Andrew Bacevich misses a significant point in his Feb. 2 op-ed “Once a duty, military service recast as a right,” which decries the demise of duty in military service “whether pursuant to defending the homeland, advancing the cause of freedom abroad, or expanding the American imperium.” That most of our country’s military engagements since World War II have fallen into the second or third of those categories explains much of the change from obligation to right. Sending people off to die, whether in Vietnam or Iraq, for a cause that makes our country no safer is a poor way to inspire people to serve.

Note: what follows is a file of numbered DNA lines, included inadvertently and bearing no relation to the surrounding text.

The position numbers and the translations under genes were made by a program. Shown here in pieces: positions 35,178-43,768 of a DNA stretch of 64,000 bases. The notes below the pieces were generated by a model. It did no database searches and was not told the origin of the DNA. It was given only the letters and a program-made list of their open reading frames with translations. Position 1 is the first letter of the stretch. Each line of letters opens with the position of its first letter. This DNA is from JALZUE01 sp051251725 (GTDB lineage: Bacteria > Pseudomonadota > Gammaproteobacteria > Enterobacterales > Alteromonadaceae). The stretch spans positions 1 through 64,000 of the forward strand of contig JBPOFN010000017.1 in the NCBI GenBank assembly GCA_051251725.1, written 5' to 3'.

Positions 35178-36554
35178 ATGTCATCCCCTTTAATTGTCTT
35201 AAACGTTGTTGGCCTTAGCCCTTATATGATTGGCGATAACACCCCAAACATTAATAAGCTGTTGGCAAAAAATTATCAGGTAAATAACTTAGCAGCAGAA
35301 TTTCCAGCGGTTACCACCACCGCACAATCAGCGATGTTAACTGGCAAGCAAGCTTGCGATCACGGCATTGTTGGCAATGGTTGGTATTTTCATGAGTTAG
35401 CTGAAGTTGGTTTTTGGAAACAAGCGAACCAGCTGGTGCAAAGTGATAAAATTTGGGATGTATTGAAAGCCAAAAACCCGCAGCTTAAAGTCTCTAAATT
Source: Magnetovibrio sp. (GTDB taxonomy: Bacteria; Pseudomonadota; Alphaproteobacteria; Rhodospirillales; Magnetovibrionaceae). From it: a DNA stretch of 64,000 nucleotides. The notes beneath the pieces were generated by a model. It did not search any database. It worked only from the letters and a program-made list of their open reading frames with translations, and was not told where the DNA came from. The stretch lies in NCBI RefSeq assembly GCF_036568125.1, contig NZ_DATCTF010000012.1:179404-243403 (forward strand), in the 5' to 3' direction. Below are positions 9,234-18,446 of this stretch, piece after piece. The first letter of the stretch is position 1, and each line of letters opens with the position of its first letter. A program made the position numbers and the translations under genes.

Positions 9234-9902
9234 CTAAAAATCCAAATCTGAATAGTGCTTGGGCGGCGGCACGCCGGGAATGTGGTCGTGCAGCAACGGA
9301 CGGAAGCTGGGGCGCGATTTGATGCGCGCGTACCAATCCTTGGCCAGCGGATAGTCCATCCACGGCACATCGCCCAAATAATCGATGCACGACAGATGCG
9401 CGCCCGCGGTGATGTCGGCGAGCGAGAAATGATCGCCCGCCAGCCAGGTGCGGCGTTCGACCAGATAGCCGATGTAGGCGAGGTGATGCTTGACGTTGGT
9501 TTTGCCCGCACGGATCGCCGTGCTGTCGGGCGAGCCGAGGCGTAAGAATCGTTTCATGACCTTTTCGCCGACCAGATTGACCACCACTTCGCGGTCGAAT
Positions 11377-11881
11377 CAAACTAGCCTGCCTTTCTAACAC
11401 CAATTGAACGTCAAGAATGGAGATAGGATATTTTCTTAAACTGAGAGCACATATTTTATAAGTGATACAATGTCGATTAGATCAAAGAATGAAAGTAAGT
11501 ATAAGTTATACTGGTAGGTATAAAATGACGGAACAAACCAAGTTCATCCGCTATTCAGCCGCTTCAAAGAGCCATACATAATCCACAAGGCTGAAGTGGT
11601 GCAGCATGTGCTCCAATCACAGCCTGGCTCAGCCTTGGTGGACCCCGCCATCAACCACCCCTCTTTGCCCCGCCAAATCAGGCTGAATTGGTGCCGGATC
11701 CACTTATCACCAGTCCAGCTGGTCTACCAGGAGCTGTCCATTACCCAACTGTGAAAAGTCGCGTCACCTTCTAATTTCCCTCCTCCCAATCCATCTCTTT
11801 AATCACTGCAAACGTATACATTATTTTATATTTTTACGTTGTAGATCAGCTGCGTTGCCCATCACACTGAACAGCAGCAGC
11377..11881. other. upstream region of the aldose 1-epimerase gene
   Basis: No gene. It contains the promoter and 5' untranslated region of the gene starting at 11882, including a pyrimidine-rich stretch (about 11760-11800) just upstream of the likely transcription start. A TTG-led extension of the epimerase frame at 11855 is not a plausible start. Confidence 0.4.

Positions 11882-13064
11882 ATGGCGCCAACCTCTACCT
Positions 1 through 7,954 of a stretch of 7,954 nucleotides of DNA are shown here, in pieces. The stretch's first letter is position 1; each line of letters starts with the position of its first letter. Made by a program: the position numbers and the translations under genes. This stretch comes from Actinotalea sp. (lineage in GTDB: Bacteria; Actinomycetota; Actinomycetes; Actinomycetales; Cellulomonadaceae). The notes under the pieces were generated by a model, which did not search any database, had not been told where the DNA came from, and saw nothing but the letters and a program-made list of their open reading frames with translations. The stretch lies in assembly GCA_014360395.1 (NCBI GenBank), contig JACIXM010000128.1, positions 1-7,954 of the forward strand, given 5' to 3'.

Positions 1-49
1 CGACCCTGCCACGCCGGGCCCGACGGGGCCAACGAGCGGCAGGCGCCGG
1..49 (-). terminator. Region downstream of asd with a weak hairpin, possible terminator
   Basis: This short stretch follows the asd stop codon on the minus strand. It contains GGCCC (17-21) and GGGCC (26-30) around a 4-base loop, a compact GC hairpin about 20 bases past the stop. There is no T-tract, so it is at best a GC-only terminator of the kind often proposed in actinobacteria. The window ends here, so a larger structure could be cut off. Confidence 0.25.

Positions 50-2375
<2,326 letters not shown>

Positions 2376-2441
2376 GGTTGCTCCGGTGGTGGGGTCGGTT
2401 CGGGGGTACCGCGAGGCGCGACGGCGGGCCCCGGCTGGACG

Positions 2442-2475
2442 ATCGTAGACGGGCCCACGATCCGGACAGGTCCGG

However, I do lament that, going forward, most Americans, including those in government who’ll make the deadly decisions to put their countrymen in harm’s way, will not have served in the military. Serving provides a perspective on the capabilities and limits our military. It certainly did for me.
A better alternative to either the current system or a reinstated draft would be to take Thomas Jefferson’s suggestion and require military service of all young Americans. In addition to serving, they’d benefit from exposure to Americans they would not encounter otherwise. I’d also suggest that only those who volunteered to do so be required to participate in overseas adventures.